50 years later, the lessons from Guatemala



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Copyright Joanne Light 2015

It was June and many bride-to-bees buzzing,
their dresses like flowers blooming,
bursting out of deep, dark dreams.

Rose madder bleeding hearts
and powder sky forget-me-nots—
the past and the future—were not invited.

She was not to be a bride then but three frocks
hung in her closet of mind:

From the past, Grandmother's Gibson ensemble—
gossamer cotton with embossed blossoms,
pressed in blue tissue, unseen for five decades.

From the future, two dresses to be worn while wandering—
Guatemalan and Grecian muse—
spin to white in a tale of long ago.

In July, she left, as he did too.
She did not want to spend a summer alone.
He found a monsoon in Japan. She found Guatemala in a lie.

She wandered with her dresses
against a backdrop of aqua lakes, chalky and shimmering,
guarded by soldiers with guns cocked.

She donned a dress pale like the Parthenon,
Her ideals with their muted colours
didn’t know Guatemala was weeping red.

She met Margarita, who swam naked without skirting the issues.
She would have been a social worker in another country.
There she was a marked target to die.

She, the gringa, will not die here.
Fortuna is her groom at this altar of godlessness.
She will sit by the Mayan shore with Caritas to protect her.

It’s Margarita’s tongue they will cut out,
a humanist slaughtered by the CIA.
Who will ‘a dress’ this?

Weddings go on here,
but brides and grooms go missing.
It is a secret ceremony, this marriage with the dark.

She is no witness.
She trades in oblivion and seeks men.
She is the turista, deaf to the snatching and hacking,

the mute dreamer who wakes up to scream,
“What is that strange fire I smell in your eyes, Margarita?”
In her dress of Apollonian privilege she doesn’t understand.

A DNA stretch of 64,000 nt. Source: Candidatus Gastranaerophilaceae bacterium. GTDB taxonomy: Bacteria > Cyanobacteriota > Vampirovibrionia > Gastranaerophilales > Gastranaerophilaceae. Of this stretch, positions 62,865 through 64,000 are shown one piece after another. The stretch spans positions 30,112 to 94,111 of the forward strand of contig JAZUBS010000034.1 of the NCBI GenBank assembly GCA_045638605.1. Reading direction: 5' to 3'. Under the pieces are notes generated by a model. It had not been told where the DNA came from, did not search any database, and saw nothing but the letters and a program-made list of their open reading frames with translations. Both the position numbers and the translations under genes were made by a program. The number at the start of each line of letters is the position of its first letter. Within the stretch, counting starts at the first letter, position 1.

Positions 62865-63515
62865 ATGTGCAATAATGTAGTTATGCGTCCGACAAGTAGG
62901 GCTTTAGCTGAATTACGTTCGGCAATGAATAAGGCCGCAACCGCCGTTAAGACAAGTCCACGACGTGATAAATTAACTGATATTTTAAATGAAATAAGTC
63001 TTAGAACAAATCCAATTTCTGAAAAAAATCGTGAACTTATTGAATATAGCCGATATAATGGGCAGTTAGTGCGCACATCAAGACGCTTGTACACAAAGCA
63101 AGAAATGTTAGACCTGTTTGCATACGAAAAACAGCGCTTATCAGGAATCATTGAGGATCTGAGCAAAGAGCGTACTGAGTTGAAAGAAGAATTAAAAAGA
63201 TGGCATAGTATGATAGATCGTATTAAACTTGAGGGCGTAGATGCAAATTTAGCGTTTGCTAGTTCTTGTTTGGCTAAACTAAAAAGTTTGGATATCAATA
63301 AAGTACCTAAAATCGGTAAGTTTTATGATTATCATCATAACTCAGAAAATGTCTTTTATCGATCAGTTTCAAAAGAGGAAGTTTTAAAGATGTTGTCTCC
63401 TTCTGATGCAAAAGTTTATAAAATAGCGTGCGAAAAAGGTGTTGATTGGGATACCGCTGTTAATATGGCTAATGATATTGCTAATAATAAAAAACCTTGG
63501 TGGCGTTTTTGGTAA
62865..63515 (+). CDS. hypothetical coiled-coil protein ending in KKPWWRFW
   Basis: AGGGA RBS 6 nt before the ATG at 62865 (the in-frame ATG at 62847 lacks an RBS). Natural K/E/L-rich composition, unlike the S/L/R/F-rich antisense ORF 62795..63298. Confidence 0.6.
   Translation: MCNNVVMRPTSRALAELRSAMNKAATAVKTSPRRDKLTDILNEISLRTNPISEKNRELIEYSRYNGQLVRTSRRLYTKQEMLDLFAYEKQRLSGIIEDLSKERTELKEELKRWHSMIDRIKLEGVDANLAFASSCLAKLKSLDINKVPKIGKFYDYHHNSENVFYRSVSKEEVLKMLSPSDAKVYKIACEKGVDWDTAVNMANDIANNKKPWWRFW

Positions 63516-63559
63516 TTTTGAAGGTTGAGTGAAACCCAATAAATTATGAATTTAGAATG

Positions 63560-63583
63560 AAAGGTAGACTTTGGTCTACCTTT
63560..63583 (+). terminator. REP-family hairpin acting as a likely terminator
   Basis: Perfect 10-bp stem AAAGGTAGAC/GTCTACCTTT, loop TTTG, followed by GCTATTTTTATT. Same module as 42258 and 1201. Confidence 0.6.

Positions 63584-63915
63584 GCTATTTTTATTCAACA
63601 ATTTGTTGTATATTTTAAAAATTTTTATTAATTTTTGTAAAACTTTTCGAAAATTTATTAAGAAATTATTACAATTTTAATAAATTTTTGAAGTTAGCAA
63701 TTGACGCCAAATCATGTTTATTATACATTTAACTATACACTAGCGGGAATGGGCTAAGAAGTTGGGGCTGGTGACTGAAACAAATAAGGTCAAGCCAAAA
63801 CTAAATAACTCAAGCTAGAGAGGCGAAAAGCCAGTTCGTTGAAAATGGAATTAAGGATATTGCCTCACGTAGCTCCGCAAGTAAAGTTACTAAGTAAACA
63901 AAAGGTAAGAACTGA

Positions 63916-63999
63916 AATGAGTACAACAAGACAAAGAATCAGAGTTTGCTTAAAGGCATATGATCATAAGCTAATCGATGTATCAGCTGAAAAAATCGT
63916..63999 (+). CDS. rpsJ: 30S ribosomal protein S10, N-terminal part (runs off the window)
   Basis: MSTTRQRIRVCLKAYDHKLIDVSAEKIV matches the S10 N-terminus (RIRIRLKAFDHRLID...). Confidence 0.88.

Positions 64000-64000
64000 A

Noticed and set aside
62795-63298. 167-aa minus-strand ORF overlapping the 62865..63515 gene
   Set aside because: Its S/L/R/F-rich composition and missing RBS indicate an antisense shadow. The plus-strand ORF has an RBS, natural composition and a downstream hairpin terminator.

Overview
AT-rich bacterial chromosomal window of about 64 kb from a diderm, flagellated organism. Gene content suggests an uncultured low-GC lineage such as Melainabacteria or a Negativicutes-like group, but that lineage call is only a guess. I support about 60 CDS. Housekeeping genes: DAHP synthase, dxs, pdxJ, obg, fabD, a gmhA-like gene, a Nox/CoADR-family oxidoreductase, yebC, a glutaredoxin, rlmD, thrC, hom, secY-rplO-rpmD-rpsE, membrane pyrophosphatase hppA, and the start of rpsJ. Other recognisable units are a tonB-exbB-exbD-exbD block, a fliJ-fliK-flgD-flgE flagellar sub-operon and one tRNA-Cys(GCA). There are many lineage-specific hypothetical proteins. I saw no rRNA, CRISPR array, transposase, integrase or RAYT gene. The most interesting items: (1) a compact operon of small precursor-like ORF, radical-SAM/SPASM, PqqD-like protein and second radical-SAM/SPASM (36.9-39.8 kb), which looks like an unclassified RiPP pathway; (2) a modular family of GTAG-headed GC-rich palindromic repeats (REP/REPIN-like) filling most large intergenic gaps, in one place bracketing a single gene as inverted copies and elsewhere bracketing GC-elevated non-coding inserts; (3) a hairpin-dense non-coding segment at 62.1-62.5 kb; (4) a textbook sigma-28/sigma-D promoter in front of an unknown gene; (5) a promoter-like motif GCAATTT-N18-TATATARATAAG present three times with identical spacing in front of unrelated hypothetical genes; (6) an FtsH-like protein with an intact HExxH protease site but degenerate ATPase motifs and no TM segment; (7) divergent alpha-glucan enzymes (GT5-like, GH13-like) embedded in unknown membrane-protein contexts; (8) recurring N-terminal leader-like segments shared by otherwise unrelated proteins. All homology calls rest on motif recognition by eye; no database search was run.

While ascending the ruins of her psyche,
the fate of a nation is stitched,
unseen, in every seam.

The second dress is a skirt of flamingoes with a coral blouse,
—always a new outfit to attract—
into the traveling hope chest she takes to elope with the world.

At the equator she is a bird of paradise, bursting with exotic bloom, wanting to fly.
Through the jungle she wanders and drips.
Green mounds of temples, covered with thousands of years

have forgotten their blood and their screams.
No one knows.
Only the monkeys are free to screech.

The blouse has long sleeves like wings.
She flies them into walls of strangers approaching.
Relief is nothing but a new day.

It all feels real and is colourful.
even the tears that drop and the fever that rages.
She could die here and no one would know.

That is what happened to hundreds of thousands.

She does not know if Marguerita lived to know love,
who had already loved her country so well.
The CIA, its love for who knows what

smoothed over the cuts in the cloth;
the holes with dead citizens disappeared—
but the lace of their loss remains,

wafting in the windows of all the brides
who never were, and all the grooms
who never did lift the veil to see the light.

Joanne Light more than 1 year ago

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